Caiaphas and Jesus stood face to face. The created and the Creator in the same room. A pretend high priest and the heavenly High Priest. The chief priests and elders and all the sanhedrin had gathered in Caiaphas’ palace also, and for one purpose: they wanted to put Jesus to death. In their view, Jesus had been a thorn in their side for some time, but the resurrection of Lazarus was the proverbial straw that broke the camel’s back. From the very day and forward that Jesus raised Lazarus, the sacerdotal tribe purposefully and actively sought an opportunity to “put Him to death” (John 11:54).
Joseph Caiaphas, as Josephus called him, was the son-in-law of Annas. Annas had been High Priest for about eight years, appointed by Quirinius in 7 A. D. but was removed from that office by Valerius Gratus in 15 A. D. Under the law of Moses, the high priesthood was held for life, but under the Romans they placed in power whosoever suited them best. So, though not now high priest, he apparently continued to wield much influence because Jesus was first brought to him (John 18:13). Luke even refers to both men as being high priests when John the baptist came preaching (Luke 3:2). Beside his son-in-law, Caiaphas, Annas also had five sons who held that office after him, further consolidating his power.
The sons of Annas were as corrupt as any of the worst priests before the captivity or the sons of Eli. They were greedy wealthy and apparently gained their wealth, in part at least, through the sale of necessary items for worship in the temple at exorbitant prices. Jesus’ vehement condemnation of making the house of prayer “a den of thieves” struck directly at the heart of Annas and Caiaphas (Matt. 21:13; Luke 19:46). Violence was no stranger to them. Stealing was not below them. Even murder had its place in their arsenal.
That night, Annas was the first to interrogate the Lord. We know not the contents of that interview (though some commentators take John 18:19-23 as the interrogation by Annas. Others view it as Caiaphas’ interrogation, which is the view taken here). When Annas was done with Jesus, he sent Him to Caiaphas (John 18:24). In his interrogation, the high priest sought something whereby he could legally justify putting Jesus to death. He wanted the death sentence carried out by the hands of the Romans to exculpate himself and bring legitimacy to the “trial” (cf. John 18:31; Acts 6:10-12; 7:57,58).
In hopes of finding some incriminating piece of evidence, the high priest first queried Jesus about His disciples and His doctrine (John 18:19). What the exact questions were, we do not know but Jesus’ response emphasized the fact that He had nothing to hide, for He had taught openly to the world, in the temple and synagogues, where the Jews often assembled and those who had heard Him knew what He had taught. The high priest already knew at least one of the disciples for he knew one, possibly John, who was allowed into the Palace “with Jesus” during the “trial” and was known well enough at the palace that the door keeper acceded to his request to allow Peter access (John 18:15,16).
Throughout the long, cold spring night, Caiaphas allowed Jesus to be humiliated by the men who guarded Jesus. They mocked Him and hit Him, blindfolded Him and struck Him more, spit upon Him and blasphemed Him (Luke 22:63,64; Mark 14:65; Matt. 26:67,68). After this, when the morning came (Matt. 27:1; Luke 22:66), when the full sanhedrin assembled, and the chief priests and elders were assembled, as well, witness after witness was produced to incriminate Jesus. It was a crowded palace. There were many, if not all, of the seventy members of the sanhedrin. The chief priests and elders were there along with a host of so-called “witnesses,” who had been assembled in the hopes of trapping Jesus. There were also many onlookers trying to get a glimpse of Jesus.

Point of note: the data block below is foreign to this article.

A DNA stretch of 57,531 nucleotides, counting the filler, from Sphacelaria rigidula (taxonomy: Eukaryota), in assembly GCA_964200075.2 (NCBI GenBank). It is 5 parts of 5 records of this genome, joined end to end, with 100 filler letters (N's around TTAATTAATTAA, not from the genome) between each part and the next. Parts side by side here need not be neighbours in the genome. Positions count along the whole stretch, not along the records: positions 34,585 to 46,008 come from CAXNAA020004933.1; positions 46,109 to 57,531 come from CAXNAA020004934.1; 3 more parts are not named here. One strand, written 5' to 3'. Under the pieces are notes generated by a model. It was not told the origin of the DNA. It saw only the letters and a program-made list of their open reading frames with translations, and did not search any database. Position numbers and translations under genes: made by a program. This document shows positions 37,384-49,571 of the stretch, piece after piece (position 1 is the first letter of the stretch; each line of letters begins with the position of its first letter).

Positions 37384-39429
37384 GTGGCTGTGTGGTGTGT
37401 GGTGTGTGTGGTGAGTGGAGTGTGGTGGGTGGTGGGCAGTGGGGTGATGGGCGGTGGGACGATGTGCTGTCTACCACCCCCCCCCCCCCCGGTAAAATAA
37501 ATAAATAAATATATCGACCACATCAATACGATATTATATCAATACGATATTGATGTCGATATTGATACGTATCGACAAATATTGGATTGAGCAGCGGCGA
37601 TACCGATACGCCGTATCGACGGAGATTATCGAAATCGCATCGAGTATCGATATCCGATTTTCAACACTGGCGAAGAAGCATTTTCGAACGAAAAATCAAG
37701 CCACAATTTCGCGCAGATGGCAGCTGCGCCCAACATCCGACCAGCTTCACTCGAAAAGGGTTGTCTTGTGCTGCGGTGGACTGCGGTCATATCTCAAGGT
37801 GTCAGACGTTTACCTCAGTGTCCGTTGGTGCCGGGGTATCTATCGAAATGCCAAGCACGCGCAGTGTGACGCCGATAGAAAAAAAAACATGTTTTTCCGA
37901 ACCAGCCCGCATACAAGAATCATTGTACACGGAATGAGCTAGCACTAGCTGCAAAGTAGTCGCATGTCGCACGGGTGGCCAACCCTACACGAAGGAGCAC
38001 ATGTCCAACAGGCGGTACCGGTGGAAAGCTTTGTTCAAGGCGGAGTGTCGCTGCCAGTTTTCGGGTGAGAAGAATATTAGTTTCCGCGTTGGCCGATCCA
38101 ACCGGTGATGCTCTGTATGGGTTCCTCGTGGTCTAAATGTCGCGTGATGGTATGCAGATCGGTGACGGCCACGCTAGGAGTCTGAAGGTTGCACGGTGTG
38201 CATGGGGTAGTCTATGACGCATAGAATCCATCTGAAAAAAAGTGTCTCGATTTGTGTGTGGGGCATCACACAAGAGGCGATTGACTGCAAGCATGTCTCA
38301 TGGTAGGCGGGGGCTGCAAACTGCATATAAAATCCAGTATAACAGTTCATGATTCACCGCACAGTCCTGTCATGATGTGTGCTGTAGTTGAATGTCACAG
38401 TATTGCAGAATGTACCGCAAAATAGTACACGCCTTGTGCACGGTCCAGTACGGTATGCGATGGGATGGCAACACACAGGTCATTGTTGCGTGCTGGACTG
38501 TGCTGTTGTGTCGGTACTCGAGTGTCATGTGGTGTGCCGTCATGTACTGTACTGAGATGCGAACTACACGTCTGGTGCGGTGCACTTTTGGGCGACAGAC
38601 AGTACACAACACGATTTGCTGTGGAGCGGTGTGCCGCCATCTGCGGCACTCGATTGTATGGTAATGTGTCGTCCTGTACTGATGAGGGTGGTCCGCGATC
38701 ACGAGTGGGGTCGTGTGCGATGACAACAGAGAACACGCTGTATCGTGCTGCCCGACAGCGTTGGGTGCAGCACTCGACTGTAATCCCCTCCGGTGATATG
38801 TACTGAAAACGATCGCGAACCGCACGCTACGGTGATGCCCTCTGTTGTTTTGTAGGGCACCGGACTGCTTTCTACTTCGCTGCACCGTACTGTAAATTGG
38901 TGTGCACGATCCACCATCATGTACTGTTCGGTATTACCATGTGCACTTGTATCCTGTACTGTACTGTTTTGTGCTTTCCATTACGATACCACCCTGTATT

When witness after witness failed to produce one scintilla of evidence against Jesus, when witness after witness contradicted the other witnesses, Caiaphas was left to salvage his mock trial (Matt. 26:59,60). Frustrated, he lashed out in anger, “Answerest Thou nothing?” But Jesus held His peace (Matt. 26:62,63). “I adjure Thee by the Living God, that Thou tell, us whether Thou be the Christ, the Son of God, the Blessed” (Matt. 26:63; Mark 14:61). Perhaps all that were in the room became silent, waiting for some kind of response. The air must have been thick with the smell of oil burning in the lamps and a fire burning in the court and with anticipation.
Jesus finally spoke. He could have remained silent, but He said, “If I tell you, ye will not believe: And if I ask you, ye will not answer Me, nor let Me go. Hereafter shall the Son of man sit on the right hand of the power of God” (Luke 22:67-69). Then they all joined in, breaking the silence–“Art Thou then the Son of God?” they asked (Luke 22:70). “I am, thou hast said, Hereafter shall ye see the Son of man sitting on the right hand of power, and coming in the clouds of heaven” (Matt. 26:64). Caiaphas must have felt a sense of relief. Thinking he had the charge that he needed to condemn Him before the Romans, he dismissed the rest of the witnesses. “What need we any further witnesses? for we ourselves have heard of His own mouth” (Luke 22:70,71). “Then led they Jesus from Caiaphas unto the hall of judgment” (John 18:28).
The “trial” of Jesus before Annas, Caiaphas, the chief priests and all the sanhedrin was a farce. It was illegal on many levels and unjust at its core. How could those who paid Judas to betray the Lord be trusted to judge Him fairly? How can any man judge God. Caiaphas had said that it was “expedient that one man should die for the people, and that a whole nation perish not” (John 11:49,50). Though he did not realize it, he was speaking prophetically of Christ’s remedial work. In attempting to stop Christ, Caiaphas fulfilling his own prophecy.
Eric L. Padgett